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Fitting Stems and Crowns to Watches

Things to consider when selecting proper crown: (1) color, (2) tap, (3) outside diameter, (4) inside diameter, (5) post length, (6) overall thickness, (7) design of watchcase. The most common problem you will have when fitting stems is that the stem will be cut too short and rendered useless. One good way to fit stems with a minimum of difficulty is to do the following:

  1. Remove old stem.
  2. With movement in case, insert new stem.
  3. If case is waterproof cut stem 1.5 mm from end of case tube; for dustproof cases, cut stem 1.5 mm from edge of case; for watches that use crowns with long posts, cut stem flush with case or tube (see image below).
  4. Remove stem from watch.
  5. Grip stem in notch with end-cutting pliers and screw crown onto stem tightly (see image below).
  6. Replace stem into watch.
  7. Measure the distance from the edge of the tube or case to the inside edge of the crown.
  8. Remove the crown and cut the measured amount off from the stem minus about 0.25 mm to allow for stoning (see image below).
  9. Stone down the end of the stem to make it flat and round over edges (see image below).
  10. Place a very small amount of LOC-TITE or Superglue on the end of the stem.
  11. If waterproof, place a small amount of silicone on case tube, then repeat steps 5 & 6 and you’re done.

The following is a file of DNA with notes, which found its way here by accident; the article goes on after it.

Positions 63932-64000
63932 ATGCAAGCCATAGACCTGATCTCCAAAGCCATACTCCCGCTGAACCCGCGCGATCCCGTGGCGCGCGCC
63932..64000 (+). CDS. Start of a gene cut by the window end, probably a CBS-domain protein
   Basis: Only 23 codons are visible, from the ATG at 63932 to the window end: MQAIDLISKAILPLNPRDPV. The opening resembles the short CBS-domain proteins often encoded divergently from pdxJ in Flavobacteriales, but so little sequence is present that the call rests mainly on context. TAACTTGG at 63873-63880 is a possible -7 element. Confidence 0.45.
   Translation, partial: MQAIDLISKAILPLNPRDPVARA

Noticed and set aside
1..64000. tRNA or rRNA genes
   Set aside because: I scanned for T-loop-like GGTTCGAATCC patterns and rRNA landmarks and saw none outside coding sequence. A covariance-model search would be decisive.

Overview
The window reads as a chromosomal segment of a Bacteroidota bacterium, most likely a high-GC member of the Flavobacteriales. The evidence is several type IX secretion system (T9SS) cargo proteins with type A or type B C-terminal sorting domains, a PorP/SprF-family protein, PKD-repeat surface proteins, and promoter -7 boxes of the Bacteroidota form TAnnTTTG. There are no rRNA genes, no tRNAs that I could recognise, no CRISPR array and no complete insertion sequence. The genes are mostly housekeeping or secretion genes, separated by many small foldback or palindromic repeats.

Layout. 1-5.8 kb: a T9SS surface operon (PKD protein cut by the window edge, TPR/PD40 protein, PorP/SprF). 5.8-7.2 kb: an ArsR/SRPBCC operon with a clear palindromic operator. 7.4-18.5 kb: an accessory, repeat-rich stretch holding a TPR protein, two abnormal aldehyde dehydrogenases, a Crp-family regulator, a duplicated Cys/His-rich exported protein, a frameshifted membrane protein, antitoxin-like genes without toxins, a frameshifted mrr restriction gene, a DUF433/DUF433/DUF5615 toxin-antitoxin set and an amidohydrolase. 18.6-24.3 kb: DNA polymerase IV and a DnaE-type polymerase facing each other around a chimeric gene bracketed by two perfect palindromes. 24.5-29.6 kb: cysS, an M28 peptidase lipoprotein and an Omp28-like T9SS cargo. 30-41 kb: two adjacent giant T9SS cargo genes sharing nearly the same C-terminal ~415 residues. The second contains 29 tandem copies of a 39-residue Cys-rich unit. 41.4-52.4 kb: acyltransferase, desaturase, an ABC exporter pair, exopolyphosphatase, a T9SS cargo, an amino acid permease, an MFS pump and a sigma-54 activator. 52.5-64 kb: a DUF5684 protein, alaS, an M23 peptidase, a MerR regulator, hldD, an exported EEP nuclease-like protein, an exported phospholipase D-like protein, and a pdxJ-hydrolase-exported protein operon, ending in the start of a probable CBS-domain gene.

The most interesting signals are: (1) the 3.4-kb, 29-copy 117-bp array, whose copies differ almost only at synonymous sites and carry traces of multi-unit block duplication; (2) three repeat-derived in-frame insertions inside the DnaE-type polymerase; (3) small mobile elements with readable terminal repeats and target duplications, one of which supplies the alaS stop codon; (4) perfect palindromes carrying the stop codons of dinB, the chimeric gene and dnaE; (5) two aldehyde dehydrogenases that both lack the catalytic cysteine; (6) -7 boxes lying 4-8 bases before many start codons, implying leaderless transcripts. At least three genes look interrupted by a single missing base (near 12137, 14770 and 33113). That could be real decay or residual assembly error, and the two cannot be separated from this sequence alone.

Fitting stems will take practice, but if you use this method you will have less problems.

There are some other things to consider when fitting new stems. Check the pilot hole and other bearing surfaces for excessive wear. If worn excessively you will need to purchase or make a new oversized stem to correct the problem.

Quartz watches generally use smaller crowns than mechanical watches.

Cut stem 1 mm from edge of case or tube

Cut stem 1 mm from edge of case or tube

Use end cutting pliers to hold and cut stems

Use end cutting pliers to hold and cut stems

Fresh cut stem on left, stem with end finished on right

Fresh cut stem on left, stem with end finished on right

Finishing stem end using lathe and stone

Finishing stem end using lathe and stone

2017-02-17T09:02:16+00:00

About the Author:

About Carignan Watch Repair Company

Carignan Watch Company was officially started in January 1996. However, long before that, owner Denis Carignan was repairing watches as a hobby. It all began when he found an old pocket watch while antiquing. He was amazed by the craftsmanship and became captivated by what is known as horology.

Over the years, we have repaired and restored thousands of timepieces. We specialize in repairing the timepieces that others give up on. Carignan Watch Company has a large inventory of parts and materials, and we also manufacture parts that cannot be purchased due to age or rarity. We service a variety of timepieces. We are an independent repair shop; we are in no way authorized by, affiliated with, or endorsed by ANY watch manufacturer, company or re-seller, and we like it that way.
About Denis Carignan, Owner, Carignan Watch Company